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FSMA Produce Safety Rule: Wildlife and Domesticated Animals



Authors as Published

Theresa Pittman, Graduate Student/Extension Agent, Agriculture and Life Sciences; Laura Truitt, Research Specialist, Food Science & Technology; Rachel Pfuntner, Research Specialist, Food Science & Technology; Laura K. Strawn, Assistant Professor and Extension Specialist, Food Science & Technology


The Produce Safety Rule (PSR) is one of the seven food safety regulations that are part of the Food Safety Modernization Act (FSMA). The PSR sets a series of standards for the safe growing, harvesting, packing, and holding of produce grown for human consumption: 21 Code of Federal Regulations Part 112 ( Similar to the other FSMA rules, the PSR aims to be proactive rather than reactive by focusing on high risk practices and identification of hazards within individual operations. For example, there are no requirements for uncontrollable factors, such as number of wildlife allowed in fields. Instead, the PSR mandates covered produce not be harvested when contaminated by feces (e.g., bird dropping on a tomato intended for fresh market). Standards are set for: agricultural water; biological soil amendments; sprouts; wildlife and domesticated animals; worker training, health and hygiene; equipment, tools, and buildings; among others. Here, we describe the PSR standards wildlife and domesticated animals.

Wildlife and Domesticated Animals

Photo Credit: Laura Strawn

The PSR standards (subpart I) addresses both wildlife and domesticated animals. Animals, both wild and domesticated, may carry bacteria, viruses, or parasites that can make people sick. While animals are common in many locations and hard to control, the PSR standards stress the importance of growers limiting animal access to fields and not harvesting contaminated produce. Wildlife and domesticated animals include:

Photo Credit: Laura Strawn
  • Domesticated animals – livestock, working animals, and pets, among others

  • Domesticated animals from a nearby farm/operation

  • Wild animals – deer, raccoons, boar, birds, fox, rodents, and reptiles, among others

The PSR standards for wildlife and domesticated animals apply to produce growing and handling areas, such as fields or partially enclosed buildings. The standards do not apply when activities take place in a fully-enclosed building. Pre-planting and pre-harvest assessments will help growers identify areas of high animal pressure (e.g., fields near forests, fields around waterfowl migration flyways) and adjacent land-uses (e.g., commercial feedlot, manure storage areas). If animal intrusion is observed in fields, it is required by the regulation to monitor those fields during the season (and immediately prior to harvest) for contaminated produce (e.g., feces on produce). Listed below are key standards.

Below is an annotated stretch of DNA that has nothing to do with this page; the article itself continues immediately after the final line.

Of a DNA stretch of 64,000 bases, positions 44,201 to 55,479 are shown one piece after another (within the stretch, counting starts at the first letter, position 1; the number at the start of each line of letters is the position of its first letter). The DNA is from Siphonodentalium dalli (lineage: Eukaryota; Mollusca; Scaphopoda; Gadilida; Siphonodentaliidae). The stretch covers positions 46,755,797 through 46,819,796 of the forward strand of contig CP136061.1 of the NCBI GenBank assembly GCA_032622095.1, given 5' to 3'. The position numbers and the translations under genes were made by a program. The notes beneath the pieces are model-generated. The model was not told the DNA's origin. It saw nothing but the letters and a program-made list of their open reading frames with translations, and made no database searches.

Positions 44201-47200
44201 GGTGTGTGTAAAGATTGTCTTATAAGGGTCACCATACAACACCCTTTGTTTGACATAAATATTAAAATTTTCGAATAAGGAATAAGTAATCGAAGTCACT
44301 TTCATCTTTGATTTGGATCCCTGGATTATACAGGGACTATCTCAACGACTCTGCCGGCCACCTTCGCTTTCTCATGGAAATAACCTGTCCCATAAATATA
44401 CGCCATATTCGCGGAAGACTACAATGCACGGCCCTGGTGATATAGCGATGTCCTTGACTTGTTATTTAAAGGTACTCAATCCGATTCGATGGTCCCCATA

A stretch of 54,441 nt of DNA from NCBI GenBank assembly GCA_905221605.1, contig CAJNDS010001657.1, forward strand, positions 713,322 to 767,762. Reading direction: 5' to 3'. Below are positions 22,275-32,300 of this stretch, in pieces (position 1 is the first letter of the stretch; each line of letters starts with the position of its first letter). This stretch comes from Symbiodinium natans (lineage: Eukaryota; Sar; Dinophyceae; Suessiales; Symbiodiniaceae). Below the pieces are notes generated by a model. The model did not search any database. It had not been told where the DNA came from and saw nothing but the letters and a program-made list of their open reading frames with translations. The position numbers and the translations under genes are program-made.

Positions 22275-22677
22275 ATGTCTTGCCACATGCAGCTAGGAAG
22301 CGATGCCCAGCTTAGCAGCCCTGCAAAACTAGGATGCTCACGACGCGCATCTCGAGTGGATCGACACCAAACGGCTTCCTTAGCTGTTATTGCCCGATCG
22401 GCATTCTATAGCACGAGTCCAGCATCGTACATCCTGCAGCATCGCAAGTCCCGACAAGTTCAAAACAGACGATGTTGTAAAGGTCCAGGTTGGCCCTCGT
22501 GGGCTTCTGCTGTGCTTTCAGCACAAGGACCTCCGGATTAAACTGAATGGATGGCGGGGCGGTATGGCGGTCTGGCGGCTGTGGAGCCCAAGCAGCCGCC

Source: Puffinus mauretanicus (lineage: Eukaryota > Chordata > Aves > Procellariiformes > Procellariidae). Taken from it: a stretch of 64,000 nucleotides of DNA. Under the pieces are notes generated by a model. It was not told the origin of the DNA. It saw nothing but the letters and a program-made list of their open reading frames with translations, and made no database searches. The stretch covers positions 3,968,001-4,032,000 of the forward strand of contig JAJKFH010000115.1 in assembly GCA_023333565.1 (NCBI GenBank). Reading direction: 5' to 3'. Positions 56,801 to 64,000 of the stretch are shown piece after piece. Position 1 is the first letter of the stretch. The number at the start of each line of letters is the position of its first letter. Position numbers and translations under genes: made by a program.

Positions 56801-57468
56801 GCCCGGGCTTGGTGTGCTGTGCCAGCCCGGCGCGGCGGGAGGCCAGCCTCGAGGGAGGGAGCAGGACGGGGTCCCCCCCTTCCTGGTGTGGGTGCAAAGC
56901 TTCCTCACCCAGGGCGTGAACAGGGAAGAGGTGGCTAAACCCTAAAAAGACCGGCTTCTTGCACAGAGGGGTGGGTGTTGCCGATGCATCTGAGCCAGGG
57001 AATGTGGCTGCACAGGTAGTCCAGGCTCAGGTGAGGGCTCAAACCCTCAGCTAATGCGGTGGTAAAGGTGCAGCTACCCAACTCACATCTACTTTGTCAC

Key Standards

Photo Credit: Laura Strawn

1. Pets should be kept out of fields growing covered produce, unless they are considered working animals

2. If grazing or working animals are allowed in produce fields, growers should:

  • Wait an appropriate length of time between grazing and harvest based on a farm’s standard operating procedure

  • Minimize introduction of hazards from grazing or working animals in fields or on produce (i.e., what measures are used by growers to prevent contamination from feces or urine are in place)

3. If wild animals are likely to enter produce fields, growers should monitor/document the evidence of entry and evaluate whether the produce is safe enough to be harvested (remember covered produce cannot be harvested if fecal contamination is present)

Photo Credit: Laura Strawn
  • Evidence of intrusion may be crop damage or animal tracks

  • Monitoring should occur during the season, and immediately prior to harvest

4. The PSR has no requirements of farms to harm or kill endangered species, destroy animal habitat and/or clearing farm borders from produce fields or drainage areas (the PSR encourages growers to strike a balance between food safety and the environment, also known as co-management)

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Records must be kept for worker training on wildlife and domesticated animals (e.g., document workers have been trained on risks associated with animals, a farm’s policies regarding animals).

Depending on the farm operation/field situation, records may be kept for the following activities: pre-planting/pre-harvest assessments, monitoring of animal intrusion during the season, actions taken to reduce animal intrusion, and evidence of fecal contamination, among others.


US Food and Drug Administration Office of the Federal Registrar. 2016. Standards for the Growing, Harvesting, Packing and Holding of Produce for Human Consumption. Available from: Accessed March 17, 2017.


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Publication Date

September 29, 2022